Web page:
Improving Transfer Efficiency for Paint Spray Guns

Transfer efficiency is a quality that all professionals must consider when purchasing paint spray guns. Improving this efficiency impacts not just costs, but also regulatory compliance. When achieved properly, high transfer efficiency saves money while reducing volatile organic compound (VOC) emissions.

However, this rating is often misunderstood, which often leads to confusion in its applications.

What Is Transfer Efficiency?

Transfer efficiency (TE) is a term used during the finishing process or spray operation. It relates to the amount of material that sticks or adheres to the substrate in relation to the amount that was sprayed through the applicator.

In short, it is the amount of paint that sticks to the surface being sprayed compared to how much comes out of the spray gun itself. It is typically expressed as a percentage.

Choosing the Right Paint Spray Gun for Your Application

Choosing an efficient paint spray gun results in a more efficient application of paint to the surface. The same amount of paint can yield better results in a more efficient paint spray gun. There are several types of technology used in these spray guns, and each one is a bit different in how it works and the advantages it offers. Some of the options to consider include the following

  • Conventional Air Spray: This type of spray gun utilizes a low-pressure fluid stream that has compressed air at the air cap. This allows it to atomize the paint material and provides a significant amount of control. This type of paint spray gun is typically used for low- to medium-viscosity fluids, which creates a more decorative finish with higher quality.
  • High Volume, Low Pressure (HVLP): HVLP air spray guns limit the amount of air used to 10 psi at the air cap. The result is a good finish quality and higher transfer efficiency than Conventional.
  • Compliant Air Spray (LVMP): Compliant spray guns limit inlet pressure to no more than 29 PSI, which meets European regulations. The result is a high transfer efficiency and high quality finish comparable to HVLP.
  • Airless Sprayers: This type of paint sprayer creates high pressure without the use of compressed air. It is typically ideally used for larger marine equipment and surfaces that require a high-viscosity material, and works quickly.
  • Electrostatic: An electrostatic spray gun electrostatically charges paint while it is being atomized, which is then attracted to and surrounds the surface of the metal part being painted (which has been grounded). This method is very efficient and creates an even, smooth coat. This often leads to less paint being used for the process, creating a quality finish.
  • Rotary Atomizer: In this method, a rotary applicator will deliver electrostatically charged paint, but does so in a swirl pattern rather than the traditional form. This increases the quality of the paint application and improves transfer efficiency. This method is often best for surfaces requiring a very high-quality finish.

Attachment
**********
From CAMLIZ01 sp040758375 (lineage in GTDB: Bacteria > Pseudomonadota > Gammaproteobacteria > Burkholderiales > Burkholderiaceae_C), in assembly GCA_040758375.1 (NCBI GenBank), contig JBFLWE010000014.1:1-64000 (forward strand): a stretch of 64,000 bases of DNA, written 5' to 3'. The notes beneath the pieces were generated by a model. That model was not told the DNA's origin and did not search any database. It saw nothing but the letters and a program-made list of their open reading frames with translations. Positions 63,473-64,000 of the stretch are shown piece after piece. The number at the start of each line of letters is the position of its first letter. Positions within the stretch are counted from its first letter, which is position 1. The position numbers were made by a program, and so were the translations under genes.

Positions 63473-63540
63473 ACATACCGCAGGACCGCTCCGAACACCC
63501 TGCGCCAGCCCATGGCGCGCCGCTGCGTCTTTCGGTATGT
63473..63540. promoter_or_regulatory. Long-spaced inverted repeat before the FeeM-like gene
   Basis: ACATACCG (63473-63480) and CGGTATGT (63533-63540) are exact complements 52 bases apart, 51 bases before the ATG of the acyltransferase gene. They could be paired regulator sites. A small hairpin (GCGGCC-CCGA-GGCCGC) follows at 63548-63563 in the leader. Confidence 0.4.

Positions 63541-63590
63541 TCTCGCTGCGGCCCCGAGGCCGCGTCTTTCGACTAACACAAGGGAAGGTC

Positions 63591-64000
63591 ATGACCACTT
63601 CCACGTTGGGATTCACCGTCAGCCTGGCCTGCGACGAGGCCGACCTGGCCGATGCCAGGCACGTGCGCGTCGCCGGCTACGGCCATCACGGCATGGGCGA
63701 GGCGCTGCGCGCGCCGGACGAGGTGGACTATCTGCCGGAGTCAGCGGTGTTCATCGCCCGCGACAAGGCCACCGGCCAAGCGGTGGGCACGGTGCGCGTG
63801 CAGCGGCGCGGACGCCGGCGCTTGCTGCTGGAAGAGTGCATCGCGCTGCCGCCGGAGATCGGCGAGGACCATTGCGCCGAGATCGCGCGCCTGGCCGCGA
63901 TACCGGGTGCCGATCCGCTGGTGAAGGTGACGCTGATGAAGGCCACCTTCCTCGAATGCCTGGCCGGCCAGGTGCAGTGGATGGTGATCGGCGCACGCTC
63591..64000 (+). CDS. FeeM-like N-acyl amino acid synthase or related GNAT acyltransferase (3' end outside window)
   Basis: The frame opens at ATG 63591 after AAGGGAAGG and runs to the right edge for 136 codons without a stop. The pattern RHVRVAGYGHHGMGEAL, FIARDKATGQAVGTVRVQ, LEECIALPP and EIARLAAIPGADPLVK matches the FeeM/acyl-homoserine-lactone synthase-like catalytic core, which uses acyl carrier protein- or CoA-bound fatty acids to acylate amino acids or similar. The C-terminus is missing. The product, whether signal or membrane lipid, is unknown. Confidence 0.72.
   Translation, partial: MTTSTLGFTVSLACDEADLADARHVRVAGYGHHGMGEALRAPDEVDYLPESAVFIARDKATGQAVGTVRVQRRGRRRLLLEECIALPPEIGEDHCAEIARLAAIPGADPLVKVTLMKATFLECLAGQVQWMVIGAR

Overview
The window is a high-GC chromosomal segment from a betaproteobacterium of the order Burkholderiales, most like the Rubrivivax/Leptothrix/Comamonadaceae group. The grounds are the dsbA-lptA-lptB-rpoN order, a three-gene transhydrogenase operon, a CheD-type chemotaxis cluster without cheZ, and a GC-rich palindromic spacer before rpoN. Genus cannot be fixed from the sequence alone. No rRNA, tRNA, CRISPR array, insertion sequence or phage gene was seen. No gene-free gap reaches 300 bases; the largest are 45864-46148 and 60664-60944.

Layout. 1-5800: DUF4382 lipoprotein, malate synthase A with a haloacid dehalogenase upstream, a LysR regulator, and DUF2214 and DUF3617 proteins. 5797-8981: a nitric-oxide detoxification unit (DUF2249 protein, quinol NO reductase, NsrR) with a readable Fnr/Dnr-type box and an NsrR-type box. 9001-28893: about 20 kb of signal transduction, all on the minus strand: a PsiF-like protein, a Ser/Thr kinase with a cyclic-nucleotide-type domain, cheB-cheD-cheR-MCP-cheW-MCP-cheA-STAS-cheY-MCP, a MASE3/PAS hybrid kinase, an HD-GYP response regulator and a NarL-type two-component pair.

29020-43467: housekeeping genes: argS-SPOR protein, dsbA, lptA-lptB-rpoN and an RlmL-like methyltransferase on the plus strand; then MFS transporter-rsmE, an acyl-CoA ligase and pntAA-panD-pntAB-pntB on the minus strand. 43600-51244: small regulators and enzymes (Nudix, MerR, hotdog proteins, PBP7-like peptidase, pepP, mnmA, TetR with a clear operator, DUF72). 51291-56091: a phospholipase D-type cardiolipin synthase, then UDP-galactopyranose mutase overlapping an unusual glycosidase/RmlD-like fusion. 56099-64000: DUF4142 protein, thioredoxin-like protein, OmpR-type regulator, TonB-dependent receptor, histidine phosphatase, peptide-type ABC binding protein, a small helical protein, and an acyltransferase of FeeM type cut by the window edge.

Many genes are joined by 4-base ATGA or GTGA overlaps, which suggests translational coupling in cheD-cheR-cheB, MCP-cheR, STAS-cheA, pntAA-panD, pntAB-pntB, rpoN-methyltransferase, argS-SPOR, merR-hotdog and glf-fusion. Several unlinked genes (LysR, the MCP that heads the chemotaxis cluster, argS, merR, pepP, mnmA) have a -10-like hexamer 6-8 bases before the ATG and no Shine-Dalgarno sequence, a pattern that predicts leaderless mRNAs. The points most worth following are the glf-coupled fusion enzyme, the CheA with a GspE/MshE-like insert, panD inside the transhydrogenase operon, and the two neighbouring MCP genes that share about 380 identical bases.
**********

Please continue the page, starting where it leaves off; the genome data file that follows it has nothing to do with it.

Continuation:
Transfer Efficiency of Spray Technologies

Each one of these paint spray guns can be beneficial depending on the circumstances. All should be carefully considered, not just by the type but also by the quality of the manufacturing.

Ensure Proper Spray Gun Setup

In order to get the best possible outcome from any paint sprayer, it is also critical to set up the gun in the proper method. There are several key factors to consider in this process.

  • Air and Fluid Pressure: Ensuring proper air and fluid pressure is essential, as too much pressure leads to overspray and reduced transfer efficiency. Finding a balance between pressure for a quality pattern and keeping the pressure low enough helps to improve transfer efficiency.
  • Spray Pattern: Specifically, consider spray pattern height, as it should match the part that is being sprayed. It is very common for material blowby to occur when the spray pattern is too large, reducing transfer efficiency. Select a spray gun tip that can be sized for the largest height for your parts.

How Does Operator Technique Affect Transfer Efficiency?

How the spray gun is being used also impacts its transfer efficiency. Depending on the function, the technique used by the operator could impact transfer efficiency between 10% to as much as 30%, significantly altering overall efficiency.

The spray gun operator must be trained in how to use it properly. This type of operator training should include developing skills in spraying the right distance from the part and perpendicular to the part. Training should also include proper triggering or de-triggering of the spray gun.

How ASTM and EN Standards Differ

When selecting any type of spray gun, it is critical to ensure it meets compliance requirements. Two tests measure transfer efficiency: this includes EN 13699-1 and ASTM.

  • EN 136991 is the European standard, and is carried out by spraying a pattern in the middle of a target, showing a higher transfer efficiency than ASTM standards.
  • The American Society for Testing and Materials (ASTM) is always used for electrostatic applicators, as it allows for the measurement of the components that wrap around the surface. This testing method stipulates TE greater.

Paying close attention to paint spray gun transfer efficiency can help in the selection of an appropriate tool that ensures the best finish for the job while minimizing efficiency loss.

At Bolair, our team is dedicated to providing you with the highest quality of supplies and tools for your needs. Reach out to a member of our team today for answers to all your paint spray gun questions.